The burden of data collection was minimised by collecting data for all 4 QIs from a single small sample of medical records and by restricting the number of items for the QI relative to the completeness of the medical record. Sample size for 4 QIs was hardly any larger than for a single QI. Data on clinical QIs relating to specific diseases needs to be abstracted by a physician, thus increasing costs. However, our data collection did not require technical medical knowledge and could be carried out by a CRA under the supervision of a physician.

Additional improvements could further reduce the workload. Working prospectively could save the time taken to retrieve records from archives (2 days). Abstracting them directly on computer using logical and quality tests could also save time (2 days). The workload could thus be reduced from 8.5 to 4.5 days. If and when electronic medical records replace manual records [10, 18], data collection and the computing of results could become fully automated.

As regards generalisation of the 4 QIs to all French hospitals, our study revealed several limitations. The first was that COMPAQH CRAs and not hospital staff assessed QI feasibility. This was so that we could assess true QI reliability and ensure good hospital participation. For hospitals to collect data there will be a need for greater transfer of knowledge and staff training. In addition, hospitals will need to find the resources to cover the cost of the 8.5 working days needed to collect data.

A second limitation concerns the items used to assess the completeness of the medical record (QI 1). These items are legal requirements and will change with changes in the law. Some legal requirements, however, are more difficult to implement than others, in particular those arising from a precautionary principle applied under public pressure. Results will then be poor and benchmarking will be impossible. An umbrella institution should thus oversee the generalization of these QIs. It could be the French National Health Directorate, which oversees quality assessment and improvement in many fields of healthcare, from general practice to HCO accreditation.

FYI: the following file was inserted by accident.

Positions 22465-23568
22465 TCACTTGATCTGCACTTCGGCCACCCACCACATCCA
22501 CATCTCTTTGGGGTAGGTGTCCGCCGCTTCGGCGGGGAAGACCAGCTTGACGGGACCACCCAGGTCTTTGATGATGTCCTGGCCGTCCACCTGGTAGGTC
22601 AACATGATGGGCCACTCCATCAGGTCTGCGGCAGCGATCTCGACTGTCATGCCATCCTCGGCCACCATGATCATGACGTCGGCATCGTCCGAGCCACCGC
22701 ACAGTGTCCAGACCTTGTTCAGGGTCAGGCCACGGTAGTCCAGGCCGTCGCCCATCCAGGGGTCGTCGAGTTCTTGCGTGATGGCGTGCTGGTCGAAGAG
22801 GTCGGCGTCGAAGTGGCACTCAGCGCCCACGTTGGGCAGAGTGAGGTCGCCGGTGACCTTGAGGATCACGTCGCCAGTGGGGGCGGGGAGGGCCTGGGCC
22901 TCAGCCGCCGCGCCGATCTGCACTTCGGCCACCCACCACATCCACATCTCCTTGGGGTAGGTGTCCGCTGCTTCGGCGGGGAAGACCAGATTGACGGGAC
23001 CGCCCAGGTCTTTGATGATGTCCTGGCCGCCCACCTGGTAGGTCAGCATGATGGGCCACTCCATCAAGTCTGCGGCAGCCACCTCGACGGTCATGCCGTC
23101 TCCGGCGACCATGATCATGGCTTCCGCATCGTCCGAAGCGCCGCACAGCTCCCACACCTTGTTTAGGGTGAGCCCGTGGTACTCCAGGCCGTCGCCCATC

The relevance of chart abstraction itself is controversial: does the QI reflect the quality of care or just the reporting of information? If the quality improvements we have studied just boil down to improvements in reporting, this may turn out to be an inadequate response to the need to improve quality of care [19, 20]. Differences in the reporting of items required by law may then have accounted for the huge differences we observed in hospital QI rates. There is, however, evidence showing that data recording does contribute to quality of care [21]. If this is indeed the case, then improving quality of care requires improving the completeness of medical records.

Finally, a sample of fewer than 100 medical records may suffice to compare hospitals, but not hospital departments, with acceptable accuracy. A department may be a more relevant unit of study than a hospital.

In conclusion, this is to our knowledge the first set of QIs using a leverage effect and lowering the burden of data collection through pooling. By using a representative panel of hospitals, trained CRAs and appropriate tools, the COMPAQH project has shown that these QIs can reveal significant differences among hospitals. The National Health Directorate has decided to include them in the next version (2009) of the accreditation procedure in which all the 3000 or so HCOs in France have to take part. Widespread use of these QIs should inspire a culture of quality measurement and the development of further QIs.